Moving is frequently cited as one of the most stressful life events, but it typically only involves relocating from one part of your town to another or, in more extreme circumstances, one part of your own country to another. Imagine how much more stressful it would be to move to a foreign country. Compound that with the routine challenges of college life, and you have a vague sense of the kind of pressure that the 886,052 international students in the United States cope with.
Thankfully, as an international student, you’re not alone. While you already have the support of family, friends, classmates, and professors, there may also be a better-equipped (yet less often recognized) resource at your disposal: a counselor. Many universities employ counselors to promote the academic, personal, and social well-being of their students, and they are typically available to see free of cost. These are just a few of the ways in which counselors can help you:
1. Counselors Can Help You Plan Your Academic and Professional Careers
Planning a fruitful academic career that will lead to a rewarding professional career can be challenging for any student. However, it may be especially challenging if you’re unfamiliar with the cultural norms that often inform how one successfully makes the transition between school and work. Internships, for example, aren’t necessarily a global component of education, yet you may be required to complete one in order to enter certain career fields in the U.S.
Counselors are the perfect people to help you fill these “cultural gaps.” Simply meeting with a counselor to discuss career goals can provide you with an invaluable opportunity to express your hopes for the future and reflect on your achievements. For a sharp-eared counselor, this would also be the perfect opportunity to ensure that you’ve fully grasped the cultural dynamics of work and study in the U.S. There’s also the added bonus of the various academic and professional resources typically at a counselor’s disposal for you to utilize, such as tutoring or résumé workshops.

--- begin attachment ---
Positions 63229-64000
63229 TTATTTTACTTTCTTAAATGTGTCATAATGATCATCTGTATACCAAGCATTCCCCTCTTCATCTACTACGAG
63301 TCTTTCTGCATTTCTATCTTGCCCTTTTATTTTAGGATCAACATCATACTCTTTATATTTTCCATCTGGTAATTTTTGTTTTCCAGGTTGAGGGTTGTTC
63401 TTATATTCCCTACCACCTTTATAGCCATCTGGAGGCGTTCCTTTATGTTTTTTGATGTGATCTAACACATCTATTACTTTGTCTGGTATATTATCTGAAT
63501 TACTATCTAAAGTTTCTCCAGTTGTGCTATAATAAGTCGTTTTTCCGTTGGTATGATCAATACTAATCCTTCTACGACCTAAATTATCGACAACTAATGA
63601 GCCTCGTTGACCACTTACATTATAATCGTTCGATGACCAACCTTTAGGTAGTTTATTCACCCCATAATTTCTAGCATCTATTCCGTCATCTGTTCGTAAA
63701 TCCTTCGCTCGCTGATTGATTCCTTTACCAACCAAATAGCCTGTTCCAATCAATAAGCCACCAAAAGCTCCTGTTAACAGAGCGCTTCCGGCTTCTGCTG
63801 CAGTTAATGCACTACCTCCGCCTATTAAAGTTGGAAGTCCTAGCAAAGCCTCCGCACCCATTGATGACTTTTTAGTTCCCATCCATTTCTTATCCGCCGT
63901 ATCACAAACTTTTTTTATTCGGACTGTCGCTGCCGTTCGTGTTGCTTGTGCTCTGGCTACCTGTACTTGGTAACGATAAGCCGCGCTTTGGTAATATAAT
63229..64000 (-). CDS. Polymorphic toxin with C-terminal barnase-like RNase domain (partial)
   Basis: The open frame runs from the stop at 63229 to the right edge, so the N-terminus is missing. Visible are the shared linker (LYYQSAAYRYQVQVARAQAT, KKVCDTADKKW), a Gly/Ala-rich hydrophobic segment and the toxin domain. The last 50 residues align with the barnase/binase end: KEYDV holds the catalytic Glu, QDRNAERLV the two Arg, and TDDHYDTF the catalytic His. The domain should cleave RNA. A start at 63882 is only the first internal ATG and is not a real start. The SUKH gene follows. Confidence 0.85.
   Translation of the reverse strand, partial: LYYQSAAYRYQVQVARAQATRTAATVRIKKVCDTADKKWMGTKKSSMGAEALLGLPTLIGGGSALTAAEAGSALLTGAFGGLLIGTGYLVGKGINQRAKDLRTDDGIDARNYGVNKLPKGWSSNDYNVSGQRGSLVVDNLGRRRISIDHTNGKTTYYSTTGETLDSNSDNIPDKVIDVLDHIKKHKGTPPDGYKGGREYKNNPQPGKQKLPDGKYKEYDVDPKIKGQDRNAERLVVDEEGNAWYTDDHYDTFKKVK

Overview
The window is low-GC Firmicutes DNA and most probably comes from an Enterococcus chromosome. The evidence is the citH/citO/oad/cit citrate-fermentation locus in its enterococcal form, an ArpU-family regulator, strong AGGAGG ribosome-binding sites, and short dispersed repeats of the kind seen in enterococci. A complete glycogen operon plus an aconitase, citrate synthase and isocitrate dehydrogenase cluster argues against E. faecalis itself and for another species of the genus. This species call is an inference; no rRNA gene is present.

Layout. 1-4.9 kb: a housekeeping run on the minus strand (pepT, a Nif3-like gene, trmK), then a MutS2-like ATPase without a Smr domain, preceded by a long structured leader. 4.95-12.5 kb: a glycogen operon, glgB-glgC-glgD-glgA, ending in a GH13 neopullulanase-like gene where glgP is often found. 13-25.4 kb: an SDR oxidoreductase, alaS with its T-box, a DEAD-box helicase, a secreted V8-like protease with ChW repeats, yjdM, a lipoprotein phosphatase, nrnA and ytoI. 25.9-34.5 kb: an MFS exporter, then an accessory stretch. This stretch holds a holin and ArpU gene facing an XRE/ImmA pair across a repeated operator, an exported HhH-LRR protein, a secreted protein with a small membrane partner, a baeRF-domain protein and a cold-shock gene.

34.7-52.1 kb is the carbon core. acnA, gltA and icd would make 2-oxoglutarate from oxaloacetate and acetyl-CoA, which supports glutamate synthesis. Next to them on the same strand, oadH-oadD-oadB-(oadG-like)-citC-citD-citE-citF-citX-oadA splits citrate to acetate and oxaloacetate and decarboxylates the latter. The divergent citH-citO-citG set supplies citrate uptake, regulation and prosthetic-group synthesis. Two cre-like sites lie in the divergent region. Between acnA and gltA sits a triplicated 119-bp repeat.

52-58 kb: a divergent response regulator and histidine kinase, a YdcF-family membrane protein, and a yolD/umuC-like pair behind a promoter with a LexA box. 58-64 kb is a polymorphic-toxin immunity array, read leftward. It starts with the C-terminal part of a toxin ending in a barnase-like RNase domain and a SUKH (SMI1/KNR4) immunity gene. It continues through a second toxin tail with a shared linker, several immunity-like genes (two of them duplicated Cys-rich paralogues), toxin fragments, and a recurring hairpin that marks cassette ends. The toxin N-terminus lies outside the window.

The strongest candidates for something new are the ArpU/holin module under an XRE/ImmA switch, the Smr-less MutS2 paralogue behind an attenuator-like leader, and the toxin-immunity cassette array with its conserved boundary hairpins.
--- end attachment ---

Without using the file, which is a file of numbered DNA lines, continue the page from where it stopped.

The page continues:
2. Counselors Can Help You Navigate Immigration Regulations
While every student might be able to relate to academic and professional anxieties, as an international student, you also take on the stress of immigration. Visa applications, deadlines for renewals, and impenetrable bureaucratic language are just some of the issues you’ll encounter, but if they’re not met head on with foresight and certitude, the consequences can be drastic.
Again, this is where counselors can help. Many universities that host a considerable number of international students have a specialized counselor who, besides being able to provide the kind of support mentioned throughout this article, also know the ins and outs of student visa regulations. They should be able to assist you with compiling applications, staying on track for deadlines, and cutting through legalese that would stump even a native English speaker. This is precisely the type of inside information that only a counselor can offer, so be sure to take advantage of it.
3. Counselors Can Help You Cope with Culture Shock and Homesickness
This last point might be the least conventionally practical of the three, but that doesn’t make it any less significant. Getting into all of the right classes to set you up for the job you want and having your visa sorted so you can continue studying are both undoubtedly important, but staying in a state of mind that’s healthy is the groundwork that makes those other accomplishments possible. And it’s understandably difficult, after leaving your family and friends to embark for a strange land where you know relatively no one, to remain positive and productive.
As an international student, you may suffer from anxiety that negatively affects your academic performance—which may in turn create more anxiety, fueling a vicious cycle. Counselors understand this and are ready to help. Through one-on-one counseling sessions or group therapy, counselors can offer you a sympathetic ear, which you may not have had since leaving home. Counselors can also provide feedback that may help you break out of problematic modes of thinking. Additionally, because they are plugged into the academic infrastructure, counselors may be able to connect you with the wider school community, easing feelings of loneliness and isolation. The challenges of living and studying abroad are real, but no one should have to go through them alone.
Julie Perron is an editor at 2U.com. 2U partners with leading colleges and universities to deliver the world’s best online degree programs so students everywhere can reach their full potential.